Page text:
German utilities prepare to turn on coal plants amid gas crisis

Scholven power plant. Credit: Wikimedia Commons

Germany’s biggest utilities are working to revive their coal operations as Europe’s biggest economy turns to the dirtier fuel in a bid to reduce the use of natural gas for electricity generation.

EnBW Energie Baden-Wuerttemberg AG is finalizing the procuring and transportation of coal, as also securing the space required to store the gas it saves, a spokeswoman said Thursday. RWE AG is preparing for the reactivation of three lignite mines which are currently on standby, the company’s spokeswoman said.

“We are dealing with the question of the workforce needed, since long-term personnel planning was based on the premises of the original phase-out of coal,” EnBW said.

European powerhouse Germany is in the middle of one of its biggest energy crises in recent times as Russia reduces gas supply through Nord Stream, the biggest pipeline to the region. The country enacted the second step of a three-phase gas-emergency plan, and is preparing for further cuts when Nord Stream halts for maintenance next month. That could prove a major setback for refilling inventories in time for winter.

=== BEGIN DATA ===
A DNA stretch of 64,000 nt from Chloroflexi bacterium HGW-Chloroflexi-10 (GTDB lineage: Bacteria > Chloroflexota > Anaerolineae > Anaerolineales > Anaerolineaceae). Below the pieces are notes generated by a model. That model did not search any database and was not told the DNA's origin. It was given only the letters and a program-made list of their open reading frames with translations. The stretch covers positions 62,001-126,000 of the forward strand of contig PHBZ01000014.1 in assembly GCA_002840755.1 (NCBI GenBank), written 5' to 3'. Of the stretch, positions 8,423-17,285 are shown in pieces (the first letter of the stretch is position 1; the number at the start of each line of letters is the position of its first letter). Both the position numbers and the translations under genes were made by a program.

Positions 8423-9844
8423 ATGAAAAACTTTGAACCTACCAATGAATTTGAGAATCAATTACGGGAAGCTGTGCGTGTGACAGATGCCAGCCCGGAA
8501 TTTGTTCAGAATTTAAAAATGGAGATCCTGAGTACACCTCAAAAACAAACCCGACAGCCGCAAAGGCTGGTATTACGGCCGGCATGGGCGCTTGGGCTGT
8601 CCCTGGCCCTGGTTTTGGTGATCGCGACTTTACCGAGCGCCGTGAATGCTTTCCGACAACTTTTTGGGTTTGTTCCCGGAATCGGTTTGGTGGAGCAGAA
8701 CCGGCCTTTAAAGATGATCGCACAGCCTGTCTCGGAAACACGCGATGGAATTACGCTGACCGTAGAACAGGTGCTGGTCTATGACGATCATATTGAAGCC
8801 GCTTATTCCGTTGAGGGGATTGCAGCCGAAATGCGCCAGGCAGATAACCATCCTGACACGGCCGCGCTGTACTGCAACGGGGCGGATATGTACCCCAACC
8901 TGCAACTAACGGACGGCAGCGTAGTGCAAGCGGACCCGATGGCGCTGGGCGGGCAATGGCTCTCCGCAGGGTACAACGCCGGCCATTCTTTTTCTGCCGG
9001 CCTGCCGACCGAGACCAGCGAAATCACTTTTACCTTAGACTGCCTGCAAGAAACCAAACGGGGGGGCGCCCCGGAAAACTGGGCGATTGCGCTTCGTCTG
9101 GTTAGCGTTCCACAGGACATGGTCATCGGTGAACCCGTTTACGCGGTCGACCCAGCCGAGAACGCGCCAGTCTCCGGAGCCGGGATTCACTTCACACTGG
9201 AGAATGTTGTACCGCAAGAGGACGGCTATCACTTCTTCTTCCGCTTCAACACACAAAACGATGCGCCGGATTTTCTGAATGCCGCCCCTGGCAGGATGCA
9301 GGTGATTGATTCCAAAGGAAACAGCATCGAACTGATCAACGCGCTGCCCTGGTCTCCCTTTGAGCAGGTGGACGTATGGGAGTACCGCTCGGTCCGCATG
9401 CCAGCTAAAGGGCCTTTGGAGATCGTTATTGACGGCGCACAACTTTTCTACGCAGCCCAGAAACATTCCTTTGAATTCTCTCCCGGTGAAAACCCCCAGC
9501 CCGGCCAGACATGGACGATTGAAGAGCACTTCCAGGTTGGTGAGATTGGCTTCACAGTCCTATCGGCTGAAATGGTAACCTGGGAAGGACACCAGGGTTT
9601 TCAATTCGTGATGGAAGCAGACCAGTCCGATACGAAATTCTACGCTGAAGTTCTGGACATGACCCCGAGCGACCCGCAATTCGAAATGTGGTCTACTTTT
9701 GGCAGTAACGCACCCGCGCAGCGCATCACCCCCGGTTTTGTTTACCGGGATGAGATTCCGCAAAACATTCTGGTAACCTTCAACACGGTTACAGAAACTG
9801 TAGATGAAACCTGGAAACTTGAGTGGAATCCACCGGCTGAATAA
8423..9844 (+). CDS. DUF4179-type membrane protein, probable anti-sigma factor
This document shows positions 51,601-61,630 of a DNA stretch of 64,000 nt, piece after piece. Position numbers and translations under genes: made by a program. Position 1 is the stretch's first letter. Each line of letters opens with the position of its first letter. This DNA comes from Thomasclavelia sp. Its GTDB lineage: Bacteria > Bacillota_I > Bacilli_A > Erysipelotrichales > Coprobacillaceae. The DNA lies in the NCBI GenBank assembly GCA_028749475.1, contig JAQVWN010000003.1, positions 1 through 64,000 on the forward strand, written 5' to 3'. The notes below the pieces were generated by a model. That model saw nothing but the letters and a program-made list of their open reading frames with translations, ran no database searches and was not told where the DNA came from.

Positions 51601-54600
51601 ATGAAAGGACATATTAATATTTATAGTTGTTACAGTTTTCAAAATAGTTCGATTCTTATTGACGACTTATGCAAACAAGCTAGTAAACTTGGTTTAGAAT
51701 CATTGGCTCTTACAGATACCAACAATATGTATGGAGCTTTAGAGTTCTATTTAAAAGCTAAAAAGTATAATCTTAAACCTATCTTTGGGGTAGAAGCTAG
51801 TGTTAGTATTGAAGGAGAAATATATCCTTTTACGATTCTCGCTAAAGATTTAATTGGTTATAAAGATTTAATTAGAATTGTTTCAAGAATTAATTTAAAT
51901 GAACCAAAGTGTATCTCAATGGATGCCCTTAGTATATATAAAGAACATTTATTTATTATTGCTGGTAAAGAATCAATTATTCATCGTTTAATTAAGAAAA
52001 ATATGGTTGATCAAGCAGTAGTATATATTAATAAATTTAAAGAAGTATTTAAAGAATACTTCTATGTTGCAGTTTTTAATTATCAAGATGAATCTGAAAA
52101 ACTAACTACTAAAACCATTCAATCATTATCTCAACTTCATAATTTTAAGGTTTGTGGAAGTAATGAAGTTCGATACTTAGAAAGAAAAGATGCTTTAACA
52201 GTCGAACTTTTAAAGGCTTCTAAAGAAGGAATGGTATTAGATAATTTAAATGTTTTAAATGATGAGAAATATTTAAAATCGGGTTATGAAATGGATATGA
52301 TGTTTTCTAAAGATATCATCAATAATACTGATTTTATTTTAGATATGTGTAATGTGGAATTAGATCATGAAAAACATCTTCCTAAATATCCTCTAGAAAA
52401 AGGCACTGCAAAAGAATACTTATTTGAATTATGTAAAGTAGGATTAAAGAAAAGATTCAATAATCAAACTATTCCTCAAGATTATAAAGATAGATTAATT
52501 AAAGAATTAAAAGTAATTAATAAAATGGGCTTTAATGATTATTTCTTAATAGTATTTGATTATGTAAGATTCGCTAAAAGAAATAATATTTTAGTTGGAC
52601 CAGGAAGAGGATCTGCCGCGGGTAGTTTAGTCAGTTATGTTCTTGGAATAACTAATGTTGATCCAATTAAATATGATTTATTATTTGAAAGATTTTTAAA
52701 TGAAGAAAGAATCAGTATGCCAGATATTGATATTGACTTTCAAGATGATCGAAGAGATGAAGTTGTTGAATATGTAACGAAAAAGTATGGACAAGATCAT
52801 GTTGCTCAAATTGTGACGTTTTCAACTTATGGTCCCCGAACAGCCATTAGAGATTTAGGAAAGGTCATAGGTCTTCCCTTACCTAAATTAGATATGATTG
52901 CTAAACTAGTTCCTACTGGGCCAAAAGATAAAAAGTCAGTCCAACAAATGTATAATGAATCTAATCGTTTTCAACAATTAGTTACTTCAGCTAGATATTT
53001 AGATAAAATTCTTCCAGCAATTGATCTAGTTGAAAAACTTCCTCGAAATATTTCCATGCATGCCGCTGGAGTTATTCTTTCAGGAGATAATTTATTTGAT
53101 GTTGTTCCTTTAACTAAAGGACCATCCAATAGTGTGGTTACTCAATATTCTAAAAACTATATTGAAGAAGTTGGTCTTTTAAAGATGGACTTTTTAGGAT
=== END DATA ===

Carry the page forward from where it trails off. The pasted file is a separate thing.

The government on Sunday unveiled a package of measures that included incentives for industry to reduce consumption and an offer of additional credit lines by state-owned lender KfW to guarantee gas injections into storage. A bill providing the legal basis for coal’s comeback is making its way though Parliament and should take effect after discussions in the upper house on July 8.

Still, the country could struggle in the winter when demand for power and heating typically peaks. Economy Minister Robert Habeck has said the drop in flows through Nord Stream makes it difficult to meet a target to have storage sites 90% full by November. Reserves are currently around 58% full.

(By Vanessa Dezem)

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